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I have $4,000 in bills from an ER that didn't provide me services. I've disputed the charges, to no effect. Recourse?

San Francisco, CA |

My daughter sustained a large cut on her face. We took her to the closest emergency room, and were told that there would be a 2 hour wait before the ER doctor could see her. Due the the severity of the wound and length of the wait, we opted to leave the ER (#1) and drive to a different ER (#2), where we had the procedure performed immediately by a plastic surgeon.

To reiterate: at ER #1, we signed in, were told by the doctor about the long wait, and signed back out. We received no care, no medication, no treatment. However, ER #1 has billed us for nearly $4,000 of "emergency room charges."

Steps we've taken so far:

1) opened a dispute. Result: dispute denied; no change in bill.
2) requested an itemized breakdown of the charges in writing. Result: no response.

What recourse do we have?

Attorney Answers 3


Have You Physically Gone To Hospital #1, To The Billing Dept. And Spoken To A Supervisor? Another Option, Which I Would Do After The Frustration You've Encountered IS To Contact The Office Of The CEO Of The Hospital Both By Telephone And Mail (Certified/Return Receipt OR Priority Mail With Delivery Confirmation). I Have Found This To Be Very Effective. sometimes Getting A News Outlet Involved Can Be Helpful As Well

Disclaimer: The foregoing answer does not create an attorney-client relationship with Attorney Cannella or her firm. This answer does not constitute legal advice, is provided for informational and educational purposes only for persons interested in the subject matter, is not legal opinion, nor confidential in nature. Each situation is fact specific and may be subject to state specific laws. Without a comprehensive consultation and review of all the facts and documents at issue it is impossible to evaluate a legal problem fully.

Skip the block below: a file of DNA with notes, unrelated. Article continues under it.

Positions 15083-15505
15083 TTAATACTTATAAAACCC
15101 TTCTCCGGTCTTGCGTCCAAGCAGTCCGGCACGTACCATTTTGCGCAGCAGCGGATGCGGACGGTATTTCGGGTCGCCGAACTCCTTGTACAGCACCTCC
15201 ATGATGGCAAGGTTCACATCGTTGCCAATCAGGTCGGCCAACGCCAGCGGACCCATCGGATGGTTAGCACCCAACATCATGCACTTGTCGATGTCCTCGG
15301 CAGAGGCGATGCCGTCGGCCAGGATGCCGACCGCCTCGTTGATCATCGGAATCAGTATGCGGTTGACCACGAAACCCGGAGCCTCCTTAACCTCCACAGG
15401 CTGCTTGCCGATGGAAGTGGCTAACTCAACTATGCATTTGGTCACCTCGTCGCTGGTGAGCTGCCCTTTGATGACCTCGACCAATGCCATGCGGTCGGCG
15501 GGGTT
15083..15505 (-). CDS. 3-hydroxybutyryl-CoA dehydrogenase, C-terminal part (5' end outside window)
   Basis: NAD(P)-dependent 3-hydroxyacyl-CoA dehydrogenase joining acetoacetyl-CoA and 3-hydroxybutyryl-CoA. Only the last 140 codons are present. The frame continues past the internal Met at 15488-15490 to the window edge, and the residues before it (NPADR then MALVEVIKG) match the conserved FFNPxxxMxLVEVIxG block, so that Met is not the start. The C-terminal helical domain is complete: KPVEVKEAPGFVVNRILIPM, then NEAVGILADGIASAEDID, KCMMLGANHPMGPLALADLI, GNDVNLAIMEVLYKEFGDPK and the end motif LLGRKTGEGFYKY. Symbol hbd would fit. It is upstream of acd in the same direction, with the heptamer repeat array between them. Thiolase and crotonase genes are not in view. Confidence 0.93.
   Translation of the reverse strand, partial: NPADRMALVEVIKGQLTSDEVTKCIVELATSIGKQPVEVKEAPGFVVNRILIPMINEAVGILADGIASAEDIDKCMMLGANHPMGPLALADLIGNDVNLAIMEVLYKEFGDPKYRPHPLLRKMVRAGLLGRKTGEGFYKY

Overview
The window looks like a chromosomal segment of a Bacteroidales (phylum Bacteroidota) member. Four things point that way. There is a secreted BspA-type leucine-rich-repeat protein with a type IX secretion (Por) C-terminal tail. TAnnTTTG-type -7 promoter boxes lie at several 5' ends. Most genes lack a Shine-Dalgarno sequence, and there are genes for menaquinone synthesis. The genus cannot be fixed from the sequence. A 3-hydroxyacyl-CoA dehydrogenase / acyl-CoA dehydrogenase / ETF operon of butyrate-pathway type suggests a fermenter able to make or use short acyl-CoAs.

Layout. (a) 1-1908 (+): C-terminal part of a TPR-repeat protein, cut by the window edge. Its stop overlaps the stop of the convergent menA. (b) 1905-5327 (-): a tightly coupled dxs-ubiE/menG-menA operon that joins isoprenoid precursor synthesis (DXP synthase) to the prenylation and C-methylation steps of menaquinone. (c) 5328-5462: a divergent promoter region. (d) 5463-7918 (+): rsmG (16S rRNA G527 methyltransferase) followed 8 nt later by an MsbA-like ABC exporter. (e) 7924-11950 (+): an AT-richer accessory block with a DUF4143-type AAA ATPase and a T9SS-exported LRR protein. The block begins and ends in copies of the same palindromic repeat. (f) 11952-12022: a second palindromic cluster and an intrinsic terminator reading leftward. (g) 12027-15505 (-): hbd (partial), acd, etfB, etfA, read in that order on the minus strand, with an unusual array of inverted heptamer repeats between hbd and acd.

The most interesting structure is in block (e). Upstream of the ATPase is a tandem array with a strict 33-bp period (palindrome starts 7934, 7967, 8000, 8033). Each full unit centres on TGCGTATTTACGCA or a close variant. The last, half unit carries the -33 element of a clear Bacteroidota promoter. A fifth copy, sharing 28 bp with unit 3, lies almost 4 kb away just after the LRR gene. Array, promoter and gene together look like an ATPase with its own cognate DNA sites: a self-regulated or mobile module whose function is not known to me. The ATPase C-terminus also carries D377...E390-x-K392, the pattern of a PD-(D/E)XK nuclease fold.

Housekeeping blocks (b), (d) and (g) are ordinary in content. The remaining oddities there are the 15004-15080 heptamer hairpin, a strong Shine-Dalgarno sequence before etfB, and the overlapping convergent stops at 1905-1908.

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The medical bill should be disputed in writing, with proof of delivery by U.S. Certified Mail, return receipt requested. See the sample letters on my other website, which I have put in the link below. Sample letter 1.1 and 1.2 are for disputing with a debt collection agency, but you can also use it to dispute with a creditor, as California law has protections for consumers from false bills by creditors.

Collecting a false bill would violate the Cal. Rosenthal Fair Debt Collection Practices Act (CRFDCPA), for which you may be entitled to damages and attorney's fees, if it continues. You should also send the letter to any collection agency, if the bill is referred to it for further efforts to collect.

I would also advise you to file a complaint with the CFPB, the federal bureau that was recently created to protect consumers, and is looking very carefully into false debt collections. A link to them is below. There may be a California agency to which you should also complaint, such as the Department of Insurance or whatever agency licenses this medical provider in California.

In your letters, keep it factual as you have indicated. The fact that you have a bill for the same issue at another medical provider shows that they did not handle this matter and you had it handled elsewhere. This false bill may also be fraud and a violation of the Consumers Legal Remedies Act. You may eventually need to retain an attorney to deal with this, as I predict that they will start reporting this on your credit reports.

Robert Stempler (please see DISCLAIMER below)
Twitter: @RStempler

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Check your credit reports. For free at Do not pay for any of the services that the agencies try to sell you; just get the credit report that is free. If this account shows up on your credit reports (there are 3), dispute this, in writing. If the account remains, you may have grounds to sue and to recover your attorney's fees.

If you credit has not been damaged, you have no basis for suing unless the creditor tries to sue you, or commits some other violation of the Fair Debt Collection Practices Act.

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